By Alexis Schulz
Wide eyes, gasping breaths, laughter and gleaming smiles brightened the Rare Book Room in Moore Library on March 11 as family members of William Cogswell Whitney, co-founder of the Trenton Business College, learned about him and the beginnings of Rider.
Chatter, pointing fingers and excitement filled the small room that was engulfed by the family, as they leaned over a menagerie of photos, letters, maps, a diary and other historical information sprawled on a wooden table.
“This is very interesting, wow!” one family member said.
“You’ll need to grow a beard, then you’ll look like great-great-great grandfather,” another joked.
The Bryant, Stratton & Co. Trenton Business College opened on Oct. 2, 1865, under co-founders James Sutphin Chamberlin and Whitney.
“Whitney supplied funding and oversight to the school, while Chamberlin was in charge of day-to-day operations,” said Robert Congleton, librarian and the university’s archivist.
Whitney also had a Newark school called the Bryant, Stratton & Whitney Business College. In 1866 he moved George A. Gaskell, his famous penmanship teacher, to Trenton to bolster the curriculum taught at the school. At this same time, Andrew J. Rider went to Whitney’s Newark school to teach.
“It appears that Rider had skill as a teacher, for he was one of two Newark Business College teachers to win an award in recognition of their teaching late in the spring of 1866,” said Congleton.
Chamberlin eventually left the Trenton Business School in March 1866 to buy 50 percent of the Bryant & Stratton School in Burlington, Connecticut. In Trenton, Gaskell was promoted to principal during this time.
“[The promotion] does not seem to have been agreeable to Henry B. Bryant, co-owner of the schools as part of the Bryant & Stratton partnership that co-owned some 46 business schools,” said Congleton.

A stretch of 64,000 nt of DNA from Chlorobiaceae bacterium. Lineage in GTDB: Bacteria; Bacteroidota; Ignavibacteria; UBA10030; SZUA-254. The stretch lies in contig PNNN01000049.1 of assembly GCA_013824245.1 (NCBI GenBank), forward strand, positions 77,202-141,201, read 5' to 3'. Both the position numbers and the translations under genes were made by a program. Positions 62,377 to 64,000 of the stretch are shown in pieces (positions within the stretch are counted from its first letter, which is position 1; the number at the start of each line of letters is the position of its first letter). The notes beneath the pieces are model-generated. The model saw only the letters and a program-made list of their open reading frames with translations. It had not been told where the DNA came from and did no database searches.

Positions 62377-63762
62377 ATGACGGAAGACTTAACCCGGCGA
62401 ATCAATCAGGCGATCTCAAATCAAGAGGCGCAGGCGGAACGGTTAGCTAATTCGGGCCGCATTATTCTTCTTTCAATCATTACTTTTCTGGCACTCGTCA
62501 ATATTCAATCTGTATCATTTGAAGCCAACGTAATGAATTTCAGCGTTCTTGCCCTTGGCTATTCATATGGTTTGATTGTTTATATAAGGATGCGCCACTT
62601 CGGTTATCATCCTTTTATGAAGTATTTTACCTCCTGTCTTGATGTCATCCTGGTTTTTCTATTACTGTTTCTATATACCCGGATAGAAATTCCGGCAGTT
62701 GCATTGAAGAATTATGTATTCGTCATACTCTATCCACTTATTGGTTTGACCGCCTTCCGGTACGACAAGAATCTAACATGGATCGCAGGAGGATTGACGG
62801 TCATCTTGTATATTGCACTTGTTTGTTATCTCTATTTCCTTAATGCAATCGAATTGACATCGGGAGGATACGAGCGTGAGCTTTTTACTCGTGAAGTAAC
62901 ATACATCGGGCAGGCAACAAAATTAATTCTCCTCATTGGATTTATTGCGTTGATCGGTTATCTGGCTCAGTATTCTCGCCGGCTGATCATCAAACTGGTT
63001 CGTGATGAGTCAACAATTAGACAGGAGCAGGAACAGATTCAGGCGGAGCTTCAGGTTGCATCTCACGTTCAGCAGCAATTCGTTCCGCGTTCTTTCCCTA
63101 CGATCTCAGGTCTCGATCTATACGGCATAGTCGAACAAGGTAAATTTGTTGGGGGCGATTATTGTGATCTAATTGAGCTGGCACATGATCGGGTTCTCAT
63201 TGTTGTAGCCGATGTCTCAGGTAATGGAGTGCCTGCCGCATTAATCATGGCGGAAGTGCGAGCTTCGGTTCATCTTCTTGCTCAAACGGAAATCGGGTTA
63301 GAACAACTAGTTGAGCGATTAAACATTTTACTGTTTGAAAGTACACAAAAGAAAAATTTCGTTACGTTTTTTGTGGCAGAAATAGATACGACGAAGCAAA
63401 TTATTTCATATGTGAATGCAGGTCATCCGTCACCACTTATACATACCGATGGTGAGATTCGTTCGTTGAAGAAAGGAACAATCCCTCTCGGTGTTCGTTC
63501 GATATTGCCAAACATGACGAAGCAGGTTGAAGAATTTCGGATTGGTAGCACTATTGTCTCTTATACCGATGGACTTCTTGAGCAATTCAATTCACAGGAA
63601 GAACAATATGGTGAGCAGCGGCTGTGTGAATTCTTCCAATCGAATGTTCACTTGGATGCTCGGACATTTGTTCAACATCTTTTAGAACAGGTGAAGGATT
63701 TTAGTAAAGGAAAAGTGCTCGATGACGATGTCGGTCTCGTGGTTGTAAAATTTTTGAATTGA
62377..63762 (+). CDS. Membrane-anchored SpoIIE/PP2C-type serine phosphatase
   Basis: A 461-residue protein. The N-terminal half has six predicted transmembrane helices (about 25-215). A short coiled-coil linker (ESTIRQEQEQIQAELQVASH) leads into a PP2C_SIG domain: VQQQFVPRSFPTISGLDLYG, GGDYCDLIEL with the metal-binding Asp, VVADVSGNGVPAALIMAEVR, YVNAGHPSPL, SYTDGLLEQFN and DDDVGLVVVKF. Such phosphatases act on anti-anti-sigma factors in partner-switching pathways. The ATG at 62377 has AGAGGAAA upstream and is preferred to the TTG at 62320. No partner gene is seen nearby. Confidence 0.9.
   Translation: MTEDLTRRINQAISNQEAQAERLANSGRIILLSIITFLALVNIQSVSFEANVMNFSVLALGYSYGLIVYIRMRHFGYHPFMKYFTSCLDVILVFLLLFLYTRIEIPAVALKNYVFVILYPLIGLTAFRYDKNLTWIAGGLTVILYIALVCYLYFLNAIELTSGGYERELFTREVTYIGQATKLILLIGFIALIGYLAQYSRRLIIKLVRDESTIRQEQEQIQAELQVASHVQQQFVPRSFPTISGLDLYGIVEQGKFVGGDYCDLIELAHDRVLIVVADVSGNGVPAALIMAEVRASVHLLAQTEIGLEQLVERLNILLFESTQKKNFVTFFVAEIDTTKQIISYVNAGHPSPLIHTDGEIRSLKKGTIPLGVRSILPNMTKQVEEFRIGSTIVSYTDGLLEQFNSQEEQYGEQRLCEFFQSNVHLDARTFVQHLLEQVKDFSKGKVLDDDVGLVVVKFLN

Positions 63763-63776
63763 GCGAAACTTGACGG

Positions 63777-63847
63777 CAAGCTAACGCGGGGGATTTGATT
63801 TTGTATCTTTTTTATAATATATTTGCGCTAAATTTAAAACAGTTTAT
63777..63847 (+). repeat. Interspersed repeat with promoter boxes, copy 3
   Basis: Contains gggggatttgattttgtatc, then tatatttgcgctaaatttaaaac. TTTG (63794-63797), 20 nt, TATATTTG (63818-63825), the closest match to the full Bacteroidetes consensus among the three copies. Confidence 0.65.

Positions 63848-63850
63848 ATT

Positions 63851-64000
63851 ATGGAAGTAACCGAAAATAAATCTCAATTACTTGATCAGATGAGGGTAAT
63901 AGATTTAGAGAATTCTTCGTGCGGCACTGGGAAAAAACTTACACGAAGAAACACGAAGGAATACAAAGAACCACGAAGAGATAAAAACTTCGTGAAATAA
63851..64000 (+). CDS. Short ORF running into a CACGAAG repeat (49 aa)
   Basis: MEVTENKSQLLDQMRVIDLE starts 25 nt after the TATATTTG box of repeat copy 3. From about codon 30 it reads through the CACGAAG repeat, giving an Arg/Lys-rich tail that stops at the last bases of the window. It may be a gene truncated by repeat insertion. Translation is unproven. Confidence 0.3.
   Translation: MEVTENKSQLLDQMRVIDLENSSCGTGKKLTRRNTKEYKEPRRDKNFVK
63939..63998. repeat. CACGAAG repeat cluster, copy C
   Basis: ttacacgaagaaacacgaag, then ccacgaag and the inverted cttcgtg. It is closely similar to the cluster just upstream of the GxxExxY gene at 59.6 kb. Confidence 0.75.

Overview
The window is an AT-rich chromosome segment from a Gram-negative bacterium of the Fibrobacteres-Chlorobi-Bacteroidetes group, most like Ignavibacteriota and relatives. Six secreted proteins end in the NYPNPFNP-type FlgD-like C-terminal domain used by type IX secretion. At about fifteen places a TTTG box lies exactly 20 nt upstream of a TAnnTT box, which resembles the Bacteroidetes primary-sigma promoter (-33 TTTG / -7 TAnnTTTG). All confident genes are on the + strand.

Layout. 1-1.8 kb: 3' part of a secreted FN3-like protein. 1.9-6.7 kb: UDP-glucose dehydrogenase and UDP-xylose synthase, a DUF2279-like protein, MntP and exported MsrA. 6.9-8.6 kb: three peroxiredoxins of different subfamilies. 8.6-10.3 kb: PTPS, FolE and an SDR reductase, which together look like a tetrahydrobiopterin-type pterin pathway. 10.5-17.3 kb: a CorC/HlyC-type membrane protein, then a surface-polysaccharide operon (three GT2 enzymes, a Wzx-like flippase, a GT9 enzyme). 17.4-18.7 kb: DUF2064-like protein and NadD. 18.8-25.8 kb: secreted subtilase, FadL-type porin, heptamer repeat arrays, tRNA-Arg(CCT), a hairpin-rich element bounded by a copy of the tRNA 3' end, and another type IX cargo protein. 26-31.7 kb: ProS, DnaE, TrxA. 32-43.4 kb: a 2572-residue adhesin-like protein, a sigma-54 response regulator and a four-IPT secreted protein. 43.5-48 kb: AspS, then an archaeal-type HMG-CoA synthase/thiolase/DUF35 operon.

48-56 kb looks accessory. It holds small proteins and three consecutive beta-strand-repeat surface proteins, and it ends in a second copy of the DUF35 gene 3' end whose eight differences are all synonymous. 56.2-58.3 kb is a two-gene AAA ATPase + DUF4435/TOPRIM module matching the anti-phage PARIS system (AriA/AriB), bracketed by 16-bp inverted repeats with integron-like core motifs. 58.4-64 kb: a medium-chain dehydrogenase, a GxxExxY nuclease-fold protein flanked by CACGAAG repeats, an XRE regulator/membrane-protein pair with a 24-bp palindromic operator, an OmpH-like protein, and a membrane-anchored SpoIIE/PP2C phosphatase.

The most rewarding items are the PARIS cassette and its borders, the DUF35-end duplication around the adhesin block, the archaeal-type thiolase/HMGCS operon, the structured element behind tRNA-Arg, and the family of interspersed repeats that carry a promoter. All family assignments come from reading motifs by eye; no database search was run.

Bryant then ordered Rider to Trenton in June 1866. He became the school’s third principal, and Gaskell returned to Whitney’s Newark School as the school’s leading teacher.
Whitney sold his 50 percent share of the school in 1866 to Joseph A. Beecher and took over as principal, replacing Rider. But Rider remained a teacher at the school.
Whitney, after he sold his share of the school, set up a commercial training school in Tokyo, now called Hitotsubashi Business School. His wife, Anna, and daughter, Clara, became missionaries and eventually his daughter married a Japanese man, Kaji Umetaro.
As for the Trenton Business College, in 1868 Rider created a partnership between himself and Beecher as he purchased half-interest in the Trenton Business College. Then, in 1869, Rider assumed control of the college, though still not full ownership, when Beecher moved to Newark. In November 1870, Beecher sold his share of the school to William B. Allen, starting the partnership between Rider and Allen. Once Allen retired in 1881, Rider became sole owner of the Trenton Business College.
“Rider started many endowments and scholarships,” said Congleton. “That’s part of the reason why the school is named after him.”
As the family of Whitney passed around documents, embraced one another and shared memories, Douglas Stiffler, great-great-grandchild of Whitney and associate professor of history (China, Japan and World) at Juniata College, said he was amazed by the information Congleton presented and was thrilled to find out more information about his relative.
“He had a real influence on the development of business education, international business,” he said. “I am amazed, really. I’ve always paid attention to the Japanese side of the family. I’m just kind of astonished.”
As the great and great-great and great-great-great descendants of Whitney left the Rare Book Room, they took with them an understanding of the founding of Rider and the beginning steps of a relative who started it all.
Published in the 3/30/16 edition.